Left: New Balance sneakers (via us.asos.com); right: Karl Lagerfeld sneakers (via net-a-porter.com)

Left: New Balance sneakers (via us.asos.com); right: Karl Lagerfeld sneakers (via net-a-porter.com)

As mass-market fashion continues its longstanding tradition of ripping off independent designers, a twist in the narrative emerges: is a high-end designer now ripping off a mass-market company? The New Balance sneaker company has brought a lawsuit against Karl Lagerfeld, TMZ has reported, for copying its trademark sneaker design. Whereas the New Balance sneakers we’ve all worn at one point have a large capital “N” on the side, Lagerfeld’s have a “K,” for Karl. (And whereas the New Balance sneakers retail from $60 upwards, Lagerfeld’s cost $360). To my untrained eye, the design looks extremely similar but not quite identical; New Balance, however, claims it is identical and that consequently, “this creates confusion.” In doing so, they offer a striking encapsulation of the contemporary late capitalist condition: am I buying a running shoe or am I buying a “shock styling tactic? One may never know.

Jillian Steinhauer is a former senior editor of Hyperallergic. She writes largely about the intersection of art and politics but has also been known to write at length about cats. She won the 2014 Best...

6 replies on “Did Karl Lagerfeld Steal a Sneaker Design?”

  1. this is ridiculous the shoes dont even resemble one another and since when does someone own a letter of the alphabet – not only they are both ugly

    1. Amy New Balance owns the trademark N, but only in a stylized way. McDonald’s owns an M, but again a very stylized M. It’s perfectly acceptable for companies to protect their intellectual property. New Balance’s lawsuit is probably about setting a precedent, Adidas does this A LOT. I’m sure any amount of digging will turn up results like ‘Capital letter with an outline, at 15 degree angle, on the shoes quarter.’ Or something similar, in which case Karl’s K fits that description and would need to be modified.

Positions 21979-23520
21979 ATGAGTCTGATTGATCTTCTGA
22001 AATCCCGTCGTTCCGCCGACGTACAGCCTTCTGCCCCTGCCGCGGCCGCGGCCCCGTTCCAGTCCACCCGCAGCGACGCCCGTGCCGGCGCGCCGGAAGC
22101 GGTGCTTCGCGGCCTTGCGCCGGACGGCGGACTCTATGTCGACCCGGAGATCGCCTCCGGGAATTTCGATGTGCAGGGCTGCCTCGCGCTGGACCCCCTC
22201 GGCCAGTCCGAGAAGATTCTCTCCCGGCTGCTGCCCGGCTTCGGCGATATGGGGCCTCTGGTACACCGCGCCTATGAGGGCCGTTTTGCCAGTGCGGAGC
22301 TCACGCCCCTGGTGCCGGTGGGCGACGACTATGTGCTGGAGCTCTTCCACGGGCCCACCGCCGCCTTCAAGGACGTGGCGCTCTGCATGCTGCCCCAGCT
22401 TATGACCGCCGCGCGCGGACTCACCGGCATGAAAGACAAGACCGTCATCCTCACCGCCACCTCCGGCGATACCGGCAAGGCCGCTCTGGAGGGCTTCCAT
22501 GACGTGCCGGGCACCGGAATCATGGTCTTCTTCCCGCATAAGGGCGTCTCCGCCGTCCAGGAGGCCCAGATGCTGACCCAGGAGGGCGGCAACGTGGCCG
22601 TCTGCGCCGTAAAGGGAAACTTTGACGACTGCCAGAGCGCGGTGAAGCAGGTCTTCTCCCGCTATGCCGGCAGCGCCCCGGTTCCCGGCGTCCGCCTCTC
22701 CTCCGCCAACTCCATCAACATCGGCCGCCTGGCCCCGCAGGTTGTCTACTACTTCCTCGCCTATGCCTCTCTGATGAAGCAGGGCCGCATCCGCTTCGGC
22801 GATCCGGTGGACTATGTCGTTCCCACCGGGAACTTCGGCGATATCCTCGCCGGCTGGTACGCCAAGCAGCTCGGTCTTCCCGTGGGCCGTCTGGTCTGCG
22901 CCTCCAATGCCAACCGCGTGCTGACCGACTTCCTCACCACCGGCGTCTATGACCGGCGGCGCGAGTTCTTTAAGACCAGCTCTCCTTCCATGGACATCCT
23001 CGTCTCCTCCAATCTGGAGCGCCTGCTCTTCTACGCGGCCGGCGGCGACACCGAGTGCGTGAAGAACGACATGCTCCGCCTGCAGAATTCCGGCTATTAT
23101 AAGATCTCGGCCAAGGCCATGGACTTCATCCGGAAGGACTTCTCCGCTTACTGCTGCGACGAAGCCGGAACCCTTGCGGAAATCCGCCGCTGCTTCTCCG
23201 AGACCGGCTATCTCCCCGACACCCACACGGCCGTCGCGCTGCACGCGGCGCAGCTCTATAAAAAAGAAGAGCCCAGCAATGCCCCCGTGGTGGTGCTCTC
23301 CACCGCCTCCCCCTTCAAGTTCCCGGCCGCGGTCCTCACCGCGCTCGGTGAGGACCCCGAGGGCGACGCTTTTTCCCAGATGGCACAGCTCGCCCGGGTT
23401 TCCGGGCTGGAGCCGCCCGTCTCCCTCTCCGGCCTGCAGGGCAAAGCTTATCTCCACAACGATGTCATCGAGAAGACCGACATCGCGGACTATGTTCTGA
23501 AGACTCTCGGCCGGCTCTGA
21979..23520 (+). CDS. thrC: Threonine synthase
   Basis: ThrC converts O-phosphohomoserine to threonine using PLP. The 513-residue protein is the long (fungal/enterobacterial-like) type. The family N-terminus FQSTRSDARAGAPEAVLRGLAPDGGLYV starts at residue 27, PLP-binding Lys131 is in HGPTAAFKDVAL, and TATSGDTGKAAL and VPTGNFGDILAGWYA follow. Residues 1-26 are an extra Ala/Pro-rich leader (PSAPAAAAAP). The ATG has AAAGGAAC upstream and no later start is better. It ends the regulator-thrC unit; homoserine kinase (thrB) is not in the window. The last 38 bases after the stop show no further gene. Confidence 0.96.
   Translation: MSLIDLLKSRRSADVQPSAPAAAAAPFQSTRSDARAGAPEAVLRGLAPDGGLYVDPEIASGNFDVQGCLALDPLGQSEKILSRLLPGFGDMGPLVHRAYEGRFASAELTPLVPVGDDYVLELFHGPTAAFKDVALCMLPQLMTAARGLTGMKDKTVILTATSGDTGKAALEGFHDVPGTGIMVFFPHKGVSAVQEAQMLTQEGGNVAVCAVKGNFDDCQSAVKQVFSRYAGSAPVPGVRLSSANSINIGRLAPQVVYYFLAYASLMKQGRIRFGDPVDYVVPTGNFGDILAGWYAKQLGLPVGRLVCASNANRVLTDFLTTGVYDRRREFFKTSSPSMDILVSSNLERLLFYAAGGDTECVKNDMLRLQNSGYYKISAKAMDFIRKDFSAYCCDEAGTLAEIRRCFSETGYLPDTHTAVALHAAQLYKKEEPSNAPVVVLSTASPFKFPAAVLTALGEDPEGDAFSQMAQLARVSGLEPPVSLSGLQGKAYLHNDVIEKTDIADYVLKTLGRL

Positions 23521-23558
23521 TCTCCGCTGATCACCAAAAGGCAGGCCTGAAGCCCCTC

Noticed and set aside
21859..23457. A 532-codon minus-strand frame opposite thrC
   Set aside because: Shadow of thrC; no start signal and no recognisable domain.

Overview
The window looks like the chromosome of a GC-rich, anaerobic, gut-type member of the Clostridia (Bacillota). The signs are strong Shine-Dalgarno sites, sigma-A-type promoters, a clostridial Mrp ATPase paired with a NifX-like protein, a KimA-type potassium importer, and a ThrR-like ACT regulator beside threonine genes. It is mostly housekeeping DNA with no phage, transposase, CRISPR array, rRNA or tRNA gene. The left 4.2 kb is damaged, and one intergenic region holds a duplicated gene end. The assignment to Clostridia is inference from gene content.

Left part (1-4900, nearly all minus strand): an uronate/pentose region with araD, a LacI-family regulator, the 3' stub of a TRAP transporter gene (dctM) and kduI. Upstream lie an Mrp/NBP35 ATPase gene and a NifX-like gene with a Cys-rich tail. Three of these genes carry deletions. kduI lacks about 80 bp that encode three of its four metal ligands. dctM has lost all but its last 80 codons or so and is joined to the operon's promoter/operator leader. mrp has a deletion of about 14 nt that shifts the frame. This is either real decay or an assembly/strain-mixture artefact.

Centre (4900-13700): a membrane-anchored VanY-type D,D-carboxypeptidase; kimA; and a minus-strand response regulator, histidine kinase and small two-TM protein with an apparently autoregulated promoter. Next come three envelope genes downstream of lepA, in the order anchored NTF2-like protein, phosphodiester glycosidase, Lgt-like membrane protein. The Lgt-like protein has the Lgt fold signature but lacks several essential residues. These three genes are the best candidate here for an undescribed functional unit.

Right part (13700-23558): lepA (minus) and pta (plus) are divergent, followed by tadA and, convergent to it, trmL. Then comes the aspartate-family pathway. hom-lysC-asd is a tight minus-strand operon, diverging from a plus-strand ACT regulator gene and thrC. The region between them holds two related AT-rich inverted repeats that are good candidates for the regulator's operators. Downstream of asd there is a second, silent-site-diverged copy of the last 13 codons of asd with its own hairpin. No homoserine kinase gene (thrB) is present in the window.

Regarding the pattern of the shoe’s themselves, good luck. Some companies like Jimmy Choo patent or trademark almost every single one of their designs. I’m sure Karl’s attorneys would point out that New Balance’s claim is aburd and there should be zero confusion since New Balance and Karl’s shoes would almost never be sold in the same building.

  2. I could Only if someone was not actually looking at the item in question would they confuse an N with a K.

  3. It’s a sneaker, nothing revolutionary and there are only a few ways to design a sneaker…

    Too many parts are different between them to even think that one is a copy of another.

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